Let him know that you are fully repentant in the knowledge that you yourself are a sinner. Also, you are willing to accept whatever His plan will be, even if that should be something other than what you hope to see as a result of this prayer.

Then tell God plainly what it is that you request: healing for a sick loved one, guidance for a wayward child, wisdom for a life or work partner, success of your team or group, peace on Earth among nations. This can be a quick process undertaken in seconds. It can go on for any length of time that you choose, and can incorporate formal prayer such as the Our Father, or the rosary.

For the source in authority on the validity of intercessory prayer, you need turn only to the Bible and read the stories of Abraham, Moses, David, Elijah, Daniel and many more, who regularly prayed such prayers. In the New Testament’s ‘Acts of the Apostles’, it is said that while Peter was in prison, the church made earnest prayer to God on his behalf. Paul consistently asked the church to pray on his behalf, that the doors to men’s hearts might be open to his teaching.

Throughout the New Testament we read of the Holy Spirit as an intercessor. It is always appropriate, if one wishes, to pray for the Spirit to intercede on our behalf with the Father, knowing that the Father and the Spirit are actually One. The Church also teaches that we may pray for our Blessed Mother, Mary, to intercede with Jesus on behalf of our intentions. The same with the saints and other holy deceased.

Some have a problem with this idea of praying to Mary or a saint. This is a complete misunderstanding on their part. No one prays “to” Mary. All prayers are directly to God, or to Jesus Christ, the only true intercessor directly to God. Our prayers of intercession, whether by ourselves on behalf of another human, or calling on Mary or a saint or a holy person in heaven on behalf of our intention, are always directed through ourselves or that spiritual intercessor to Christ.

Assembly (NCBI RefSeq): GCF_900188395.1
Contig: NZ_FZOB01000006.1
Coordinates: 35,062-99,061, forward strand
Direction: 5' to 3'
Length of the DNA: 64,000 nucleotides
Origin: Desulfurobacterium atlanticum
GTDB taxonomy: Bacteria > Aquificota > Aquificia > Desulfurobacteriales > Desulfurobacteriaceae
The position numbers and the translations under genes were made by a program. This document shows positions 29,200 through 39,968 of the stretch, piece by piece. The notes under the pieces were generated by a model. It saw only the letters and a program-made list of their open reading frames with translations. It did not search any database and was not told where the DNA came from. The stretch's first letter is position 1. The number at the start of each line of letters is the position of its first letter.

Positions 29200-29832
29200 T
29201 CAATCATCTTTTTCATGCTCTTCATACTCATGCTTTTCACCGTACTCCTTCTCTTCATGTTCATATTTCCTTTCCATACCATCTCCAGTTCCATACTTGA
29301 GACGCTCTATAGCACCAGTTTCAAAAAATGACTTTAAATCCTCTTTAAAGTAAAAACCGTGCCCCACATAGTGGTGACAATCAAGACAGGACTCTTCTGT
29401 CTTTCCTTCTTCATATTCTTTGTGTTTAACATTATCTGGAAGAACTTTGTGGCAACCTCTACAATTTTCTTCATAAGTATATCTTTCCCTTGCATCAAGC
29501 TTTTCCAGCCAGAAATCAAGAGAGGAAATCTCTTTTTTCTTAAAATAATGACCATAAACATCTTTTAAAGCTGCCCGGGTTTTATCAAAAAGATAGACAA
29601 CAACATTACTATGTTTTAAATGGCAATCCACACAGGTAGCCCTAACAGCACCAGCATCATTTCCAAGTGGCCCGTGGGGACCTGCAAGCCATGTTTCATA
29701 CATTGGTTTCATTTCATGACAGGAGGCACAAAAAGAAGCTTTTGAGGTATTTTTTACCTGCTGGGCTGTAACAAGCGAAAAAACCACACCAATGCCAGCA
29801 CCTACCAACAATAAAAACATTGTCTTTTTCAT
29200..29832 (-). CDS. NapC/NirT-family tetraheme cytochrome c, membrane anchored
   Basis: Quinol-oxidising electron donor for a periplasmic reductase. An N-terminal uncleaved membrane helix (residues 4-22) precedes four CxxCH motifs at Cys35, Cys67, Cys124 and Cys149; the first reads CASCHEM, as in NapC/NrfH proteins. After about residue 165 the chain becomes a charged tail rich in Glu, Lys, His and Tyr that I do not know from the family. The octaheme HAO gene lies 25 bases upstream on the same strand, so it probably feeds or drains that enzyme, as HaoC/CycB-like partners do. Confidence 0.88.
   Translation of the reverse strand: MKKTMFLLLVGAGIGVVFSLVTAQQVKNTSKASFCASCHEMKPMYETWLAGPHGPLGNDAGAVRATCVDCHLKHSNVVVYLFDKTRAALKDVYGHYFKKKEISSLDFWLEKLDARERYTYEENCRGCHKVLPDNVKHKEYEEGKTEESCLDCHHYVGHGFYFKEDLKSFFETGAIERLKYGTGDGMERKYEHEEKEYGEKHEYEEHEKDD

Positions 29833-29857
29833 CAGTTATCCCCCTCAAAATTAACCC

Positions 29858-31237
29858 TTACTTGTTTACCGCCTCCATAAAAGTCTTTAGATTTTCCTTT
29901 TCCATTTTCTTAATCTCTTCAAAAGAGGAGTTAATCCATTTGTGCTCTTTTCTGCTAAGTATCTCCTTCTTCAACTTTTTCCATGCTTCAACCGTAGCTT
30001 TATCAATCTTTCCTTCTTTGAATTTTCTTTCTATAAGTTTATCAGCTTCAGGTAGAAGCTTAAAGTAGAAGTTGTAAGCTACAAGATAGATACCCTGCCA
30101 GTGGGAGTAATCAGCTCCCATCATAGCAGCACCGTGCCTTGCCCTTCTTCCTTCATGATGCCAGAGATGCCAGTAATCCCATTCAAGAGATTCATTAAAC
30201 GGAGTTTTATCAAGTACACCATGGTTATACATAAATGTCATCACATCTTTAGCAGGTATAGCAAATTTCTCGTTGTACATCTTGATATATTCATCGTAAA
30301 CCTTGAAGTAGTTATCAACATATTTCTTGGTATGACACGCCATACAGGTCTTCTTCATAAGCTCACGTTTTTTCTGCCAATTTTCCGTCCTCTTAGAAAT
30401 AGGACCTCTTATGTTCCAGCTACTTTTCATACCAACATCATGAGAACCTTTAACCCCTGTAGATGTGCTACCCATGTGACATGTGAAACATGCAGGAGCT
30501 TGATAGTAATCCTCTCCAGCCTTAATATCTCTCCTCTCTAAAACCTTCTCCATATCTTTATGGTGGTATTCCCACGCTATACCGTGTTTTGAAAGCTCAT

So who can and do we pray for, and what are the limits of effectiveness to our prayers? Those are actually the easiest questions to answer. The “who” of your intercessory prayer is individual and personal to you: who or what is so important to you, so vital, so beloved that you are driven to prayer on behalf of that person or cause? Fervent prayers on behalf of an ill or injured loved one are something recognizable to every Christian.

As to the limits on the effectiveness of our prayers, the simple answer is that there are none. Every one of your prayers when offered in the correct spirit will be heard by God. In fact, He will answer every prayer as well. You may not get the exact result that your human heart would hope for, but you need to accept that your prayer was indeed heard, and that God will indeed act on it as best for you as possible within His greater plan.

Who should we pray for? Pray for your loved ones in need: physical need when ill, especially when mortally wounded or deathly ill. No one will live forever. We all have a time. Our prayers should be, if it is possible in God’s plan, that our loved one be healed and returned to us, but that if God has a greater plan, may our loved one be free of pain, and if taken from us, that they be forgiven of any sins and taken into the peace of God’s kingdom.

Another important prayer of intercession is for lost loved ones. It is one of our responsibilities as a Christian to be regularly praying for those who we love who appear to have turned their own backs on the Lord. We should pray, of course, that they be inspired to return to Him, and to openly embrace the love that God wants for their life here on Earth. We should also pray that, should they be taken, their sins be forgiven, and that God might have mercy on their souls and make a place in His kingdom for them.

So pray for your loved ones, and for your friends, and for your co-workers. Pray for your fellow parishioners, your priests, your teachers. Pray for your teammates, your political leaders, your spiritual leaders. Pray for your family, your nation, the Church. It is always good and right to pray those intercessory prayers. But a final thought: pray for yourself. We all need it, and there is nothing selfish about it. In fact, it is your first responsibility, to make sure that you yourself are right with the Lord.

God bless you.

The Nativity story

On December 1st, 2006, one of the most underrated Christmas movies of all-time was released, and if you have never had a chance or made the time to watch “The Nativity Story” you should make this the year. I’ve noticed that it is playing a few times in the coming days.

The movie features a starring performance by Keisha Castle-Hughes, the young Australian actress who was just 16 years old at the time of filming.

She delivers a commanding yet understated performance as Mary, the mother of Jesus, in a manner that anyone familiar with her story would find credible.